This book offers an anthology of texts that includes letters, journals, poetry, newspaper articles, pamphlets, sermons, narratives, and short fiction written in and about America beginning with collected oral stories from Native American tribes and ending with the poetry of Emily Dickinson. Many major and minor authors are included, providing a sampling of the different styles, topics, cultures, and concerns present during the formation and development of America through the mid-nineteenth century.
The layout of our book implies there is a beginning, middle, and end to a writing course, but because writing is both an art and a skill, people will find their own processes for learning, improving, and using these skills. Writing processes differ because we are each looking for a workable schemata that fits our way of thinking. Try out a variety of writing processes and strategies, and find what works for you. If you are not uncomfortable on this journey, you simply are not stretching yet.
A quick glance through the book will show you that it deftly covers the basics, which are always important to review as you get ready to build onto your scaffolding. Reminders of terminology that form the foundation of a discipline—as well as explanations, descriptions, and examples of their use in a basic education—are in chapters such as “Critical Reading,” “Writing Basics: What Makes a Good Sentence,” “The Writing Process,” “Punctuation,” and “Working with Words.” These are, of course, fundamentals that you have worked with throughout your education, learning in each course skills and habits that elevate your reading, writing, and thinking abilities. This college writing course will ensure that you take another step up to college and professional writing.
This text is different in its emphasis on research skills and research writing. The form you will learn, the building blocks of that form, the formality, and the sacrosanct crediting of sources is explained here from English professors and our instructional librarian at the college. Leaning on questions that lead to searches for answers that lead to arguments that present your understanding, the chapters “Critical Reading,” “Rhetorical Modes,” and “Argument” will fill out your growing appreciation of and comfort with the research form in everyday life. From the discussion of source types to guidance through the research process to the models of essay deconstruction, you will find that the expectations and language of this text begin with the college-level student in mind.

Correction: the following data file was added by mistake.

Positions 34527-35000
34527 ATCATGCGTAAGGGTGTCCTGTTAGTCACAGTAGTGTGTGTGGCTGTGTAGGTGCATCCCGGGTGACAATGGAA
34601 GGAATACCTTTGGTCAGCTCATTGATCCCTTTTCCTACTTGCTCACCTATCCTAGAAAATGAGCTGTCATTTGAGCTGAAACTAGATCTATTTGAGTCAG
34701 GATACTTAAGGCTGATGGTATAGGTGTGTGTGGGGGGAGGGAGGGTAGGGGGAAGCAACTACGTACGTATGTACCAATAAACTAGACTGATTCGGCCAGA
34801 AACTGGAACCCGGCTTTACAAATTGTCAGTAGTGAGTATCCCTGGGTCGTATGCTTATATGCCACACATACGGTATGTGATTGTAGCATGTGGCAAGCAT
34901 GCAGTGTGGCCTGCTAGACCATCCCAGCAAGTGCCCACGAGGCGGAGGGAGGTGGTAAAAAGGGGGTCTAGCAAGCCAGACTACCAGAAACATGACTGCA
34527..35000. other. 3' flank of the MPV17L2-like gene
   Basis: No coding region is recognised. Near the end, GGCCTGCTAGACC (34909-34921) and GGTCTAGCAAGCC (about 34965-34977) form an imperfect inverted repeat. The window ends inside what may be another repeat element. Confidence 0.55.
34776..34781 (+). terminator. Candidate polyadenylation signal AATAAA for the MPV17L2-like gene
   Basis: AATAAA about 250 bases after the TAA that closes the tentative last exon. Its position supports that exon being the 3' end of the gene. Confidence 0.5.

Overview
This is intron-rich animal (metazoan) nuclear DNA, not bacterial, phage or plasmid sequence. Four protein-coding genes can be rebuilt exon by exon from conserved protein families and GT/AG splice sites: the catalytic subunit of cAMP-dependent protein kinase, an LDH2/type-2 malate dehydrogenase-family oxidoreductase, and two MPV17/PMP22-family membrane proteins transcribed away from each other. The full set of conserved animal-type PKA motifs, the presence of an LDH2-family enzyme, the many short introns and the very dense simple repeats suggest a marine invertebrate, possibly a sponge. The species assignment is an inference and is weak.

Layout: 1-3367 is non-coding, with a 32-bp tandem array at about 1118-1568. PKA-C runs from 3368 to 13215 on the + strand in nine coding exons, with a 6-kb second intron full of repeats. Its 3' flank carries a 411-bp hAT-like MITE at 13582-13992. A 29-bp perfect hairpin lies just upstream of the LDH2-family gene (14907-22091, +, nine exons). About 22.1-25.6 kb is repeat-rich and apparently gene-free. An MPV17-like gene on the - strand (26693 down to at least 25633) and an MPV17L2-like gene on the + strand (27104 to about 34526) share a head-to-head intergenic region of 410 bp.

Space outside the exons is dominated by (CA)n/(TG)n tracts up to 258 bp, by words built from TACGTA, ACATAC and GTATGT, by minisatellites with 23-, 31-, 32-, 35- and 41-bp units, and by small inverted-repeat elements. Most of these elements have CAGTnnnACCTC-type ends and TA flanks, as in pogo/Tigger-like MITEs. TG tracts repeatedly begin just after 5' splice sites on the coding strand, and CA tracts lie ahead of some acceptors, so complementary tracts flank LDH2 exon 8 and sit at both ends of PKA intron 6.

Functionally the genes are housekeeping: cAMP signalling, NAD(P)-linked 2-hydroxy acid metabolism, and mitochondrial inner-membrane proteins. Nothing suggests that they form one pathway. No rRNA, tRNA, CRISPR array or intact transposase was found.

Working through this text will elevate you into the next stage of writing for a 21st century student and professional.
A freshman composition textbook used by the English Department of Virginia Western Community College (VWCC) in Roanoke, Virginia. It aligns with ENG 111, the standard first-year composition course in the Virginia Community College System (VCCS). The ten chapter headings are:
1. Chapter 1 - Critical Reading
2. Chapter 2 - Rhetorical Analysis
3. Chapter 3 - Argument
4. Chapter 4 - The Writing Process
5. Chapter 5 - Rhetorical Modes
6. Chapter 6 - Finding and Using Outside Sources
7. Chapter 7 - How and Why to Cite
8. Chapter 8 - Writing Basics: What Makes a Good Sentence?
9. Chapter 9 - Punctuation
10. Chapter 10 - Working With Words: Which Word is Right?
This book was created by the English faculty and librarians of VWCC using Creative Commons -licensed materials and original contributions.
This text has an anthology style format that includes fiction, poetry, and drama with an emphasis on non-fiction essays and articles. Each text included is either in the public domain or has a creative commons license that allows for free use.